Joleen Sterk 12:55

And that is of collecting stories, sharing stories, and gathering our community in a way that helps us to understand one another and work through the particular challenges of our of our time. One of the big challenges that I see when I talk to other directors, regionally and around the state is managing the expectations of our power users who really love their libraries and would love for us to be open, many, many more hours than we are currently for greater access and flexibility with their lives. And then on the flip side of it is making a case for publicly funding an institution that perhaps people haven't felt comfortable using it in the past. And just last week, I was chatting with my brother. And he needed wiring diagrams for his boat motor. And basically we have that we have these service manuals. And it's like, really, really, yeah, we have a lot of information that you know what's helpful in your life, even if you don't set foot in the building.


Joleen Sterk 14:09

We serve a lot of young families in our area and a lot of retired folks who have time during the day to come in and gather. But certainly, you know, in 21st century libraries, we're doing an awful lot of work through our website and through outreach. Working, you know, to get books in the hands of young people say by taking the book bike to the farmers market, or collaborating with school districts and offering programming around mental health issues in our community, taking deliveries to residential facilities for seniors who may not be able to get out and about. So, those are just a couple of examples, but my intention is really for our library staff to be community The participants and probably stopped solvers to the extent that we can use our resources to help move Menominee forward, rather than saying, Well, this is the library, and you need to use the library on our terms.


Steve Hanson 15:13

So I know funding is a challenge for all kinds of organizations, and I know I personally have been finding it, you know, a little sad that the library's hours have been curtailed as much as they have, although I sure understand why do you see any improvement happening? There are ways that people could help with that.


Joleen Sterk 15:40

Potentially, I think the, the way that people can help the most is to understand how libraries are funded and why. And what we're trying to do. I think it's easy for people to be reactionary and say, they, the government, the city is doing this and taking all of my money and not thinking about who they is, it's representatives that have been elected by the people. And I think there's a need for people to more actively participate in local government local issues. And to be informed about where their tax dollars are going. And to understand that roads don't happen accidentally. Water doesn't happen accidentally. Having infrastructure and Library Services doesn't happen accidentally, it's an investment. And these investments are, I believe, what's going to attract people to Menominee. Because if you're a person or a family looking to locate somewhere, especially now when people can work remotely, what makes your community more attractive to someone, I think it's quality of life thing. It's like having strong libraries and having a space for kids to go and play where they're safe. Those are important things. And that's what I wish people would see more of and see the good work that's being done with local government, with local employees that work for the city or the government. We're people like everyone else should work just trying to do the best we can with the dollars. We've been given stewardship over.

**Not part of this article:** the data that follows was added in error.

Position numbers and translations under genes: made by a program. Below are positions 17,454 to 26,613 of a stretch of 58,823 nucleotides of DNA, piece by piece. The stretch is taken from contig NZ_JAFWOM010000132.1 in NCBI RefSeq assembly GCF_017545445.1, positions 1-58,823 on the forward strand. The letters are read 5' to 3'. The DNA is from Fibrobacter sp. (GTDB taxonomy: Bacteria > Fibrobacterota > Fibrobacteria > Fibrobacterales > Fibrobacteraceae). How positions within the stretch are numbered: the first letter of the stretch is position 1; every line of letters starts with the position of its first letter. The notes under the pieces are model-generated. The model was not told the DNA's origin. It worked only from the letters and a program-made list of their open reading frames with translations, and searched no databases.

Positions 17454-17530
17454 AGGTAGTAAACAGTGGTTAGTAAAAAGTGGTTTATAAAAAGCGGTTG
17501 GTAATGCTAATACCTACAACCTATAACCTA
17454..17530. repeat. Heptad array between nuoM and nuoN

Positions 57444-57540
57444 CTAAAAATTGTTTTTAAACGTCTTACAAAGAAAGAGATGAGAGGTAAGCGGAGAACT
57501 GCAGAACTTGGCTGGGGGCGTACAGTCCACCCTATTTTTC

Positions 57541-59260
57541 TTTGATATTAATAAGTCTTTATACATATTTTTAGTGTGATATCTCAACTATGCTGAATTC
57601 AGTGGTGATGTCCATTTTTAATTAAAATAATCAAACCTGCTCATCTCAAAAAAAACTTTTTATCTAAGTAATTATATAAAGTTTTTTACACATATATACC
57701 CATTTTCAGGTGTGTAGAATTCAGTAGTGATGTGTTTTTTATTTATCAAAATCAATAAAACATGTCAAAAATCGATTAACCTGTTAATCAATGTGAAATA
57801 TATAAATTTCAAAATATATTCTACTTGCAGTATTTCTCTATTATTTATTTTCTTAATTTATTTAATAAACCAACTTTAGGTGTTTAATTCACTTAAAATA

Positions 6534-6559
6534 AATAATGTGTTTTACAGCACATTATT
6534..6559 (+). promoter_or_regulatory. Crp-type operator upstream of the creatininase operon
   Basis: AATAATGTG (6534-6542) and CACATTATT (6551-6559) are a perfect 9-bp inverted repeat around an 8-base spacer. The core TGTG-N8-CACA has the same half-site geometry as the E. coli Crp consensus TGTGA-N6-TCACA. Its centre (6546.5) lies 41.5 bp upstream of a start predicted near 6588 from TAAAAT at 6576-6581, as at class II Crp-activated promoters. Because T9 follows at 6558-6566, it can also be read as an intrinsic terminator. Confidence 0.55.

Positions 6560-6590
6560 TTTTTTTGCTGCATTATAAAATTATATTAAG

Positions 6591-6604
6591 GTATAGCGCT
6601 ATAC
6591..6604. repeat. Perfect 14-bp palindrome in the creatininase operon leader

Joleen Sterk 17:27

As far as like library specific challenges, it's hard to keep up with a Kwik Trip is paying $15 an hour for someone to run a cash register. And for me, to get and retain talented employees that are really passionate about library work, not just collecting a check, I need to be able to have some financial flexibility to do that. I'm not going to get extra dollars from the city or from the county, then we need to look at other ways other areas to cut, which would be hours of service and materials. Those are the two things that aren't really fixed. But I would say that we have a good relationship with Dunn County, we've worked really hard with other libraries and Dunn County to explain and take questions from county leadership as to why libraries are important how they're impacting communities and folks in rural areas, and they've made their investment. Dunn County has supported our Public Library at 100%. Under state statute, they're only obligated to reimburse us for 70% of the cost of business. But I don't know about you, but when I go to get my car fixed somewhere, I can't just pay them 70% of what that Carfax was worth, I have to give them all of the money that they want. So in the same way, you know, libraries aren't going to be optimally functioning, if they're not getting the reimbursements that have been a lot are out laid out in state legislation. You know, with the city, we had a great stable leadership for many, many years. And I think that served the city really well in terms of keeping funding stable and not, you know, digging us into a lot of debt. But looking at a 20 year history of funding for the library, specifically $400,000 doesn't buy as much as it did 20 years ago. And we're actually headed backwards. So my hope is that the council will get this message will decide that they're ready to step up in funding their library.